There is a clear need and demand for developing more health economics teaching programs in low- and middle-income countries (LMICs). This is known from discussions at the African Health Economics and Policy Association (AfHEA) conference in 2019 (see THE SIG newsletter item here), research undertaken in Africa by Tommy Wilkinson and colleagues (published here) and a survey of iHEA members in 2020. There is also interest among early career researchers (ECRs) around the world in strengthening specific teaching skills.
The iHEA Board has been exploring strategies to strengthen capacity for both health economics teaching and research. The THE SIG is pleased to announce that it will be organizing a series of virtual workshops during 2022 and encourage all interested in developing new courses or enhancing their own teaching skills to participate. The topics for the workshop series include:
- Curriculum development, including setting learning objectives, preparing course outlines etc. that fit the needs of the local context and specific target audience.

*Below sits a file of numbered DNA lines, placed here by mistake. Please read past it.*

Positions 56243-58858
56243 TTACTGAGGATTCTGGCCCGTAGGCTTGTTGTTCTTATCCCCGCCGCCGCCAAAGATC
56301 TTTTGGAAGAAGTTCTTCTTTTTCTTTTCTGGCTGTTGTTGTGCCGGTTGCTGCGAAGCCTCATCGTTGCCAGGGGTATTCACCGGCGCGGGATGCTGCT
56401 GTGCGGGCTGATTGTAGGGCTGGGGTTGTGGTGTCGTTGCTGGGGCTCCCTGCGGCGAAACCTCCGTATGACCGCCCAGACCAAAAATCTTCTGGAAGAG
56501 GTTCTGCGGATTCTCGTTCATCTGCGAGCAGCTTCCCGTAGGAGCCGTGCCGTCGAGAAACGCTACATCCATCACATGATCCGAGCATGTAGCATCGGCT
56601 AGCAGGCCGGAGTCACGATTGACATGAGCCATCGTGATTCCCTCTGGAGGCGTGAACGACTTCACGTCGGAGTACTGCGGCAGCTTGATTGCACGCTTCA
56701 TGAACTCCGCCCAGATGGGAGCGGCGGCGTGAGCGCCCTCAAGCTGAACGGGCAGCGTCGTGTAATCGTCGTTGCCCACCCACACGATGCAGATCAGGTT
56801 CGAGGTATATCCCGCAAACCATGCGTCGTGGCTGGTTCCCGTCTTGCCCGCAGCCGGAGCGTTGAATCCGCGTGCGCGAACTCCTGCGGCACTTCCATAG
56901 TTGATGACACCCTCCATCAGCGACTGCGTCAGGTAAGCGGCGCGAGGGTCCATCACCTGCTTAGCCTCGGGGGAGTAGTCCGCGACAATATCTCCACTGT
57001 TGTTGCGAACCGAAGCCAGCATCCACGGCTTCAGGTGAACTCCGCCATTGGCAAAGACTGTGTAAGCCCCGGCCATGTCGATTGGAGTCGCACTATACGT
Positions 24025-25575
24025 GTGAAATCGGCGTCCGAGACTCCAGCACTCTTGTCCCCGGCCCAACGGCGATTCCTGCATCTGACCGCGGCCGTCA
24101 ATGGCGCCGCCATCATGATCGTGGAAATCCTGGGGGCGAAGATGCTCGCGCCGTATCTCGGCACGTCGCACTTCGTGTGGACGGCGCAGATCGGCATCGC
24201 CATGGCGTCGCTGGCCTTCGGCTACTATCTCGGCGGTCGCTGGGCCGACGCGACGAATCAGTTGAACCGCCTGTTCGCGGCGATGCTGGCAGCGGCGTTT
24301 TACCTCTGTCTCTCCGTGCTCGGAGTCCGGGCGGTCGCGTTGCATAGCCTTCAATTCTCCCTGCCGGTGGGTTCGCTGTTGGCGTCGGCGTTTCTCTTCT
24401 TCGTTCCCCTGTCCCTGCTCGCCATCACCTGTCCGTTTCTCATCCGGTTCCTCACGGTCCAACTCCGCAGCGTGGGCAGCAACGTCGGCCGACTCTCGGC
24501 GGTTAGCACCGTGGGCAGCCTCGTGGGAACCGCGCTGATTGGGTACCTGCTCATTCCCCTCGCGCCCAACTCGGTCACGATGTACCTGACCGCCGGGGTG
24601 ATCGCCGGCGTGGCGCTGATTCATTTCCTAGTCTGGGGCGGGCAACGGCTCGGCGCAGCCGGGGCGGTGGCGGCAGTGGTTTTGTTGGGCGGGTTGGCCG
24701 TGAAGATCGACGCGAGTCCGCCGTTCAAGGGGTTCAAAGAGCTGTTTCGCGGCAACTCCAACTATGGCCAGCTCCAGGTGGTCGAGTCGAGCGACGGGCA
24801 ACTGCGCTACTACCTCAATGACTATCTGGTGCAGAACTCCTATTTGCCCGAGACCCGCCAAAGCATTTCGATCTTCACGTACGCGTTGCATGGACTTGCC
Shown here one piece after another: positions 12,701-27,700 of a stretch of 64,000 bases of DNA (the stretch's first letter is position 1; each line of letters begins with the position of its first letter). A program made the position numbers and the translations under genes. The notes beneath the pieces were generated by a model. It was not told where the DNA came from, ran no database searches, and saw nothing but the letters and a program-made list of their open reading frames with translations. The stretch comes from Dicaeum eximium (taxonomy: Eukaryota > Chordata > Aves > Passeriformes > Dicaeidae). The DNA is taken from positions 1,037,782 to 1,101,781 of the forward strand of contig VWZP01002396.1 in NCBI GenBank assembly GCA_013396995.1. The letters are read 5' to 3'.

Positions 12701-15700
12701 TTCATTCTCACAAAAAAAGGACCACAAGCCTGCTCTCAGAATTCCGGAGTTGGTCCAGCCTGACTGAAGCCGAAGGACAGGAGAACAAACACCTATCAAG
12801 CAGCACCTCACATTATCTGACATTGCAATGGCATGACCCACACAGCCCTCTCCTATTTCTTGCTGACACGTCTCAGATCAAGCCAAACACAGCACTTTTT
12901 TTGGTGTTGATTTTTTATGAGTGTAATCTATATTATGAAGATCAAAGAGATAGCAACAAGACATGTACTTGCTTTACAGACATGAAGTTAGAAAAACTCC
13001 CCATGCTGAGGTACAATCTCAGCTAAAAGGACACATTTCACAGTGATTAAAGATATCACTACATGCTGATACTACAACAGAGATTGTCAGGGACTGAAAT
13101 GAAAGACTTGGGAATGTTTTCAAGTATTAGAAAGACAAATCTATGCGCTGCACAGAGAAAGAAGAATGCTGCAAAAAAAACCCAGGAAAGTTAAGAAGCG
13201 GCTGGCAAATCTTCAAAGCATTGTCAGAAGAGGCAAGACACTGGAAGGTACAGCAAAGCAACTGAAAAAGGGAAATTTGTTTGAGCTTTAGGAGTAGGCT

- Developing reading lists that balance global and LMIC-relevant literature and provide a diversity of views (will include information on where LMIC academics can access literature that is not fully open access at no cost).
- Different techniques to encourage active learning (how to move away from ‘standard lecture’ presentations).
- Developing context-relevant case studies, exercises, simulations, etc.
- Learner assessment techniques.
- Effective supervision of research dissertations/theses.
These virtual workshops will sometimes include presentations, but will often involve panels of experienced academics providing tips and discussing issues with workshop participants and practical exercises in breakout rooms. They will be designed to encourage participation and to enable participants to develop their own curricula and teaching materials. Some workshops will last an hour while others will be scheduled for longer.